Woman talks about her passion for agriculture

Porciah Mdlovhu was always fascinated by how food is made, today she is glad to be part of the process

MALALANE –  Mrs Porciah Mdlovhu (34), a farm manager in Malalane, has always been curious as to where food comes from. Growing up in an agricultural environment helped cultivate this curiosity.

It was not until high school at Suikerland that her curiosity was ignited and became a passion.

“We had a teacher, Mr Nkosi, I don’t know if he is still alive, who instilled the love of land and farming in us,” she explained.

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He taught applied agriculture and pupils were given their own plots and had to farm them. Seeing how food was created inspired Mdlovhu to make agriculture a career.

She was born in Thulamahashe in Bushbuckridge, but moved to Malalane with her mother, a nursing assistant, and father who worked for TSB.

Porchia Mdlovhu wants more women to get into agriculture

After matric she completed a diploma in plant production at the Lowveld College of Agriculture, now the University of Mpumalanga.

In her final year she returned to Malalane where she took up an internship, after which she was employed permanently.

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One who is not shy to know more, she had to put her educational ambitions temporarily on hold in 2012 to become a mother. She is a wife and a mother of two.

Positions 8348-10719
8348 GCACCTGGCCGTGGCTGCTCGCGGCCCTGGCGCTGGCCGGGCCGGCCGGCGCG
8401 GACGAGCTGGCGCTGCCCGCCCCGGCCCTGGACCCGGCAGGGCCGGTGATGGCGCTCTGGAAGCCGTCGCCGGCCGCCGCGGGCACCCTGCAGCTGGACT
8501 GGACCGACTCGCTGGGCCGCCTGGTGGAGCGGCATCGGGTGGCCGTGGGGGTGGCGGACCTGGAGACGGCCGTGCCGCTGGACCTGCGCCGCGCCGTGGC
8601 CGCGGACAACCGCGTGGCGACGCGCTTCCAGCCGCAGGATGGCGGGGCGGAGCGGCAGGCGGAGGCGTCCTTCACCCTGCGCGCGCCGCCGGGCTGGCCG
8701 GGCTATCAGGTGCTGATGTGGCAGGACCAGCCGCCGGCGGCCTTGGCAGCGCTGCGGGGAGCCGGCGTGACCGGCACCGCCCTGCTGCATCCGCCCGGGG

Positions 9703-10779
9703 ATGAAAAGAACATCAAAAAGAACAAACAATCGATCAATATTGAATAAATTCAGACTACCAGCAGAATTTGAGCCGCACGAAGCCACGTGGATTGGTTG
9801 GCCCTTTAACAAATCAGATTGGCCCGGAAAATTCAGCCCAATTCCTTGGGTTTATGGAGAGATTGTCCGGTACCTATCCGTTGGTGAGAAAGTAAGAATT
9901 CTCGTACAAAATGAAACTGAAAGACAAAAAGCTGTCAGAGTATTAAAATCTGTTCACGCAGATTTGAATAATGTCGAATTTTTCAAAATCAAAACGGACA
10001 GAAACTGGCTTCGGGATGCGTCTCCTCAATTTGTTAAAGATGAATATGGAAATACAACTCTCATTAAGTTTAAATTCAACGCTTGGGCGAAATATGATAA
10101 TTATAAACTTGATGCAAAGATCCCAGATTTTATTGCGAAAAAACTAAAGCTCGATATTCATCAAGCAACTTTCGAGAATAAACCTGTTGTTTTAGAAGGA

She returned to the university in 2013 to get her BTech diploma.

Mdhlovhu first worked as a section leader for three different farms in the area before becoming a farm manager on one of Malalane’s sugar-cane farms. “It is my life, I love it,” she said.

Mdhlovhu’s biggest challenge is the fact that she is a woman in a formally male-dominated industry.

“In the beginning I had a problem with older men who could not imagine such a young girl telling them what do,” said Mdhlovhu.

Many of them were set in the old ways of farming.

“But things have since changed. Now there is mutual respect between us, but you will still get one or two who do not take you seriously, but there is more of us now. Agriculture is feeding households. Why would you not want to farm? It is really not a man’s world, it is a career you need to love,” she concluded.

Bombi Mavundza

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